Referring now to the drawings,
Before addressing the features of this preferred embodiment further, it will be useful to first describe the principles of the penetration enhancement techniques and corresponding structures with reference to
Referring firstly to
Turning now to
Referring now again to
Parenthetically, it should be noted that the terms “above” and “below” are used herein arbitrarily to denote the up and down directions, respectively, as viewed in the orientation of
In the implementation shown, the displacement mechanism includes profiled slots 20 formed in base 14 within which corresponding pins 22 of fluid transport unit 12 slide. The lateral component of the movement may be a short motion occurring at any stage after contact between the microneedles and the skin in a movement which is generally downward, perpendicular to the skin. Alternatively, the substantially the entire motion may be an inclined sliding motion which has a lateral component to the motion vector throughout. The paired slots 20 on either side of the base 14 ensure that fluid transport unit 12 undergoes parallel movement, i.e., without tilting relative to the base. The sequence of positions of fluid transport unit 12 relative to the base 14 is best illustrated in
It will be appreciated that the pin and slot configuration illustrated here is just one of a large number of possible displacement mechanisms which can be used to define or generate the required motion. Other preferred examples (not illustrated) include, but are not limited to, a reversed arrangement of slots in unit 12 and pins from the base 14; an arrangement of lever arms; and an arrangement of spring elements.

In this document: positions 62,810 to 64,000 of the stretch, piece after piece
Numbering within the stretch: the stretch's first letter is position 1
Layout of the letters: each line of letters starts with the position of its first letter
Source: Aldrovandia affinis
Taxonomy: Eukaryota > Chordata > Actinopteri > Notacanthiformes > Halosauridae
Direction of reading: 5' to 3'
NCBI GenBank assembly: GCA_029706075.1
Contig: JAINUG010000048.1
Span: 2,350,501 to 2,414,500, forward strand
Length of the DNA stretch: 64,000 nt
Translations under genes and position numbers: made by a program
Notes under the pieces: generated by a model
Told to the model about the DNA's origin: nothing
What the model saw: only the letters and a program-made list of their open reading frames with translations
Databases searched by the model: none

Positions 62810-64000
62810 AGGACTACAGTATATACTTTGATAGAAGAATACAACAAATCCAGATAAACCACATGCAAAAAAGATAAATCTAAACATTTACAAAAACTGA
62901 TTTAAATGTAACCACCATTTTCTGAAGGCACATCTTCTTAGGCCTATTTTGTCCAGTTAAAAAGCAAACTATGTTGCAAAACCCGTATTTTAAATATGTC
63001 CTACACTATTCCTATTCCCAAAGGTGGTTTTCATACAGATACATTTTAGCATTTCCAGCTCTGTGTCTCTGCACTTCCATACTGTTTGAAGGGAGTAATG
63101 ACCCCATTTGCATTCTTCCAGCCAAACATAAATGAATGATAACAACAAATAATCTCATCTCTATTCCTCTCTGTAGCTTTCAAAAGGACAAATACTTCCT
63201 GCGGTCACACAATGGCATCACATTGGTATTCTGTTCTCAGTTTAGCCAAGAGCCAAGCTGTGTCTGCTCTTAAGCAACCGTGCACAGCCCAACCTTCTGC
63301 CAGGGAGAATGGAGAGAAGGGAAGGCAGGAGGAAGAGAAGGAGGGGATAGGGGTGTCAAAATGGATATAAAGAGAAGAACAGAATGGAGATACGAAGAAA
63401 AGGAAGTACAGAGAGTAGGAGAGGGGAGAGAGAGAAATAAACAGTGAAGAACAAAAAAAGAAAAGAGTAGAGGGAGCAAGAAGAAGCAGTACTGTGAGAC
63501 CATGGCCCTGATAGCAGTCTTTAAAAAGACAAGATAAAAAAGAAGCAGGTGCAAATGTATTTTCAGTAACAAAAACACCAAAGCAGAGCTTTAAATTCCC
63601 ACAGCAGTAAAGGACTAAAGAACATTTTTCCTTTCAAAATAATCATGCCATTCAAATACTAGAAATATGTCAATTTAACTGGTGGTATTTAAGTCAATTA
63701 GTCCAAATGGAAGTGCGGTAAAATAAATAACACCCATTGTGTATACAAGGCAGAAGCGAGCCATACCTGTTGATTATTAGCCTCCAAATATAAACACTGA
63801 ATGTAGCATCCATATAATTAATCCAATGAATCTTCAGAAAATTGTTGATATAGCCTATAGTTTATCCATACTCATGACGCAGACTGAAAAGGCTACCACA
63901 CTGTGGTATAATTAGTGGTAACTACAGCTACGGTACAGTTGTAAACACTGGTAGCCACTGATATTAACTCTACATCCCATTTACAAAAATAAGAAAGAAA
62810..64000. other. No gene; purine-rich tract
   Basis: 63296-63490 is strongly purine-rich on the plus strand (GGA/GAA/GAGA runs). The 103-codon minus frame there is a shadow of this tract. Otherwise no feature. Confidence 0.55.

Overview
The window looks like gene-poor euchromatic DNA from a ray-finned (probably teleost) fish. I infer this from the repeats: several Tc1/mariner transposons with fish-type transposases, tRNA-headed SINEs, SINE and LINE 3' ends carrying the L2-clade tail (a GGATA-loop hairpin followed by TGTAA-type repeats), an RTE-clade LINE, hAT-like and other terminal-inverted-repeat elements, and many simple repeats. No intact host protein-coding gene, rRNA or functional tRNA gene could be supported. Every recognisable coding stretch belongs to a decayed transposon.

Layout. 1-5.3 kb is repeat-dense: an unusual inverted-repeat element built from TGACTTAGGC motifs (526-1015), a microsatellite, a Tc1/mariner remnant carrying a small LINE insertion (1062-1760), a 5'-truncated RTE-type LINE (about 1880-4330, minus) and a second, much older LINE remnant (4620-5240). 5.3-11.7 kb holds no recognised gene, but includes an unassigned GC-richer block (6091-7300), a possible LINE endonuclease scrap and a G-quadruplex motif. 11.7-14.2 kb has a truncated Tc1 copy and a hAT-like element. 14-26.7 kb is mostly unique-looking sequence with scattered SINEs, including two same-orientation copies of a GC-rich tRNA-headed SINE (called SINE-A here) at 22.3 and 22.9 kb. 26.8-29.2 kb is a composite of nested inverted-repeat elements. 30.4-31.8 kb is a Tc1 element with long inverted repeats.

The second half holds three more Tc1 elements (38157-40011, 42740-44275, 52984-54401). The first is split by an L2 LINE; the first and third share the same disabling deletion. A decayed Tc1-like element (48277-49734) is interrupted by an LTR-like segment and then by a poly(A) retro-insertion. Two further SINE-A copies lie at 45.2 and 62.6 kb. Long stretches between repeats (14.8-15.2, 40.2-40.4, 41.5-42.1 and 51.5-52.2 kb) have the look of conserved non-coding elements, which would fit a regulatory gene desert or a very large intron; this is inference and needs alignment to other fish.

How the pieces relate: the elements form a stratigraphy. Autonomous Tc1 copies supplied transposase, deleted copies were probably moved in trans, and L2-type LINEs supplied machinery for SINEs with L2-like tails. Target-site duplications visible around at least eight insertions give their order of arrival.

In order to maximize effectiveness of the directional insertion technique of the present invention, device 10 preferably uses microneedle structures with one or more distinctive properties as follows.
According to a first preferred feature, each microneedle 18 is asymmetrical such that a “base-to-tip vector” is non-perpendicular to microneedle supporting surface 16. The directionality of the “base-to-tip vector” is then coordinated with the insertion path so as to enhance the penetration effect of the lateral (in-plane) displacement component as illustrated conceptually in
The calculation of the “base-to-tip vector” for various microneedle structures is illustrated graphically in
As illustrated in
Parenthetically, it should be noted that the microneedle form of
Turning now to
Turning now to
It should be noted that, in general, it is considered preferable that the centroid of a cross-section of the microneedle at half its height is also displaced parallel to the base surface relative to the base centroid. This additional condition requires asymmetry of the body of the microneedle rather than just its tip, thereby excluding the case of
Referring now to
Turning now specifically to
In all cases where this cutting-edge property is used, the direction of insertion is clearly chosen to have a component in the direction in which the cutting edge “points”, and specifically, such that the in-plane component of the insertion direction for at least part of the path of motion lies within the range of angles θ as illustrated in the plan views of